“I did really feel like — is this a step too far?” laughs Benjamin John Power near the end of our Zoom call. Nestled among keyboards and synths in his home outside Edinburgh, the Blanck Mass composer feels as anyone might when they’re about to drop an album like In Ferneaux. The LP consists of two long-form tracks (“Phase I” and “Phase II”) developed from a cache of autobiographical field recordings.
A step too far will be each listener’s call. Yet In Ferneaux is undoubtedly a step into new sonic spaces, new narrative structures, and longer runtimes. Tracks are nearly double anything he has done before as Blanck Mass, or as a member of Fuck Buttons, for that matter.
Fans of Power’s work will be on familiar terrain as “Phase I” begins. On “Starstuff”, an excerpt from the beginning of the track, a matrix of dazzling sequencers, warped vocal samples, and hard-hitting melodic techno builds to an exhilarating summit. But then the club euphoria evaporates, leaving weatherbeaten field recordings and modular drones to haunt the vacant space. Where are we exactly, and how does this square with what we’ve come to expect of Power?
“It’s a bit of a diversion, or a tangent, from the usual kind of output,” Power says about his fifth full-length Blanck Mass release. “I’m just pleased that people are paying attention to something that’s so heady and personal, even self-indulgent.”
“The core components of this record are a decade or longer worth of field recordings,” Power explains. “I’ve collected these things for a long time. I really wanted to do something with them, but there’s another element that came into play whilst I was messing around with them. It felt like a good time to share something that is very much from my world and give it some narrative within a space made from isolation. I’ve wanted to do it for a long time, but now seemed particularly resonant.”
Working through over a decade of sonic memories is a recipe for introspection. Grief accompanied the process. Power, who’d suffered the loss of his father, also lost his grandfather to COVID. He explains that grieving is different now, as all things are during the pandemic. “Some things happened to me over the past couple of years. I’ve been struggling with grief a lot,” says Power. “When you are surrounded with places and people, it feels like the grieving process is somewhat diluted. But when you’re on your own, it’s really amplified. I felt that this was not only cathartic but important for me to do. You can almost read the movements of the album as stages of grief.”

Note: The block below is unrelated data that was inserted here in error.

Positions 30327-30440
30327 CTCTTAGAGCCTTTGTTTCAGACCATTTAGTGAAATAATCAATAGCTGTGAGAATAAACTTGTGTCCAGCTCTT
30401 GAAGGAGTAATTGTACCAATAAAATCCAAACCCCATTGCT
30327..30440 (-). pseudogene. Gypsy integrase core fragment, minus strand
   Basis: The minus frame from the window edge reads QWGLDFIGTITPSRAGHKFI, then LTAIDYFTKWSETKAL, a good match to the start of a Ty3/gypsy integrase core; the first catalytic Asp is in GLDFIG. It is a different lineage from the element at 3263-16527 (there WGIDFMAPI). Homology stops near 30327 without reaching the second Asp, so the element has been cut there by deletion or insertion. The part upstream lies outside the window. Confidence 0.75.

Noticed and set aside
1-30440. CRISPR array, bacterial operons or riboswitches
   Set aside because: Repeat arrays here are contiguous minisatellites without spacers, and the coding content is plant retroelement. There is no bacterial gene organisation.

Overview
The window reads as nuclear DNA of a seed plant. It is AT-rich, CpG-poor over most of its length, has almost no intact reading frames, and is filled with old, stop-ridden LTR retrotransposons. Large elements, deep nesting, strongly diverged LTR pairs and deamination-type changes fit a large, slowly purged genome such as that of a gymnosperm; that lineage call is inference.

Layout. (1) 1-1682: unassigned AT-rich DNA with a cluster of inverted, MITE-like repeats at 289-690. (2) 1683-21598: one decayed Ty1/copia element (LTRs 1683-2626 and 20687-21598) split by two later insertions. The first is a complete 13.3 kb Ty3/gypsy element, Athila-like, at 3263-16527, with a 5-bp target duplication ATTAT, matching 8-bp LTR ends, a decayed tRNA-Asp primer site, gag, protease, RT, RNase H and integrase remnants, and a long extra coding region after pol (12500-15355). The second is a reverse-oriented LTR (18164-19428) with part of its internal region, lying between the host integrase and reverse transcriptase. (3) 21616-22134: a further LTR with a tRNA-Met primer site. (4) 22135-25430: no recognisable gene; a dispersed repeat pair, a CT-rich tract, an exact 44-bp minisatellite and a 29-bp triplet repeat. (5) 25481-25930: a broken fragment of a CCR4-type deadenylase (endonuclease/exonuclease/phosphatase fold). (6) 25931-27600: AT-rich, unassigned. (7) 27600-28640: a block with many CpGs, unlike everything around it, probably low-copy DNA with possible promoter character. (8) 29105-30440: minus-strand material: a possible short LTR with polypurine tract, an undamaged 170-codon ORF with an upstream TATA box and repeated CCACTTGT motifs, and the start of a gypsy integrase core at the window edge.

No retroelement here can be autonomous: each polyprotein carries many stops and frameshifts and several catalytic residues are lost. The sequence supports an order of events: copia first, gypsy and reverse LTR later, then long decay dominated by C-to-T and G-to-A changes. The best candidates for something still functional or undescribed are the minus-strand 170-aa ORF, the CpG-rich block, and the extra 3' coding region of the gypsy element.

“Phase II” begins with a lengthy conversational excerpt. Importantly, it’s the only unprocessed human voice on the record. The field recording is from a meeting between Power and a stranger who spoke at length on misery and blessings, a prophetic figure who said the right thing at the right time.
“That was a turning point for the creation of In Ferneaux, but also a turning point for me,” Power says. “This person tells me, ‘You don’t know how to handle the misery on the way to the blessing’, and obviously, the misery is the grief process I’m going through. But the blessing, ultimately, is the opportunity to use these found field recordings to make something to help myself through the process and have something to share with everybody at the same time.”
“This person I met in San Francisco. We spent the evening together, and we spoke very deeply about certain things. The whole conversation isn’t there. It went on for a very long time,” Power continues. “This person has faith, as you can hear in the recording. I don’t personally, but they really helped me during the process to find my feet and find what I was going to do next.”
It’s a compelling moment; it’s the heart of the album. Taking the name In Ferneaux at face value, the stranger would be the Virgil to Power’s Dante. A guide who isn’t there to pass over the misery but to intentionally move someone through it.
It’s worth noting that Power’s transformative encounter happened before the pandemic. How do we deal with hardships now? It’s obvious but still important to note that In Ferneaux will be released without a supporting tour. Countless chance encounters are therefore ruled out. Could the postponement of live shows have influenced the album’s ultimate form?
“With the other Blanck Mass records that I’ve put out of late, especially when you’re making techno, you are looking to the future,” Power explains. “Especially as far as dance music is concerned, and has been concerned historically, it is looking towards a space in the future. A very physical space. The dance floor, for example. This album is more in nostalgia and the current present for myself, as opposed to what’s going on in a club somewhere in a month to a year. It has a different concept of time.”
In 2017, Blanck Mass released an album called World Eater. This time around, he’s turned world builder. The new material forms a massive, immersive experience. It’s a journey through personal loss made universally relevant: a hard look at the simultaneous pain and blessing of human interdependence.
Power’s manipulated field recordings change as memory does, shifting and resolving into a story. Or sometimes a random conversation sticks with you, forever lasting and immune to decay. This approach to composing means sound can be metaphorical as you want to take it. And with composing, as in life, transitions matter. Transitions, Power says, “are massively important to me.”
So what makes a transition good?
“I feel like a successful transition has done its job if you’ve gone from one particular mood or emotion into another one without knowing there has been some alteration with what’s going on around you. It’s about being seamless. I’m a big fan of transitions. But I’m also a big fan of dead stops.”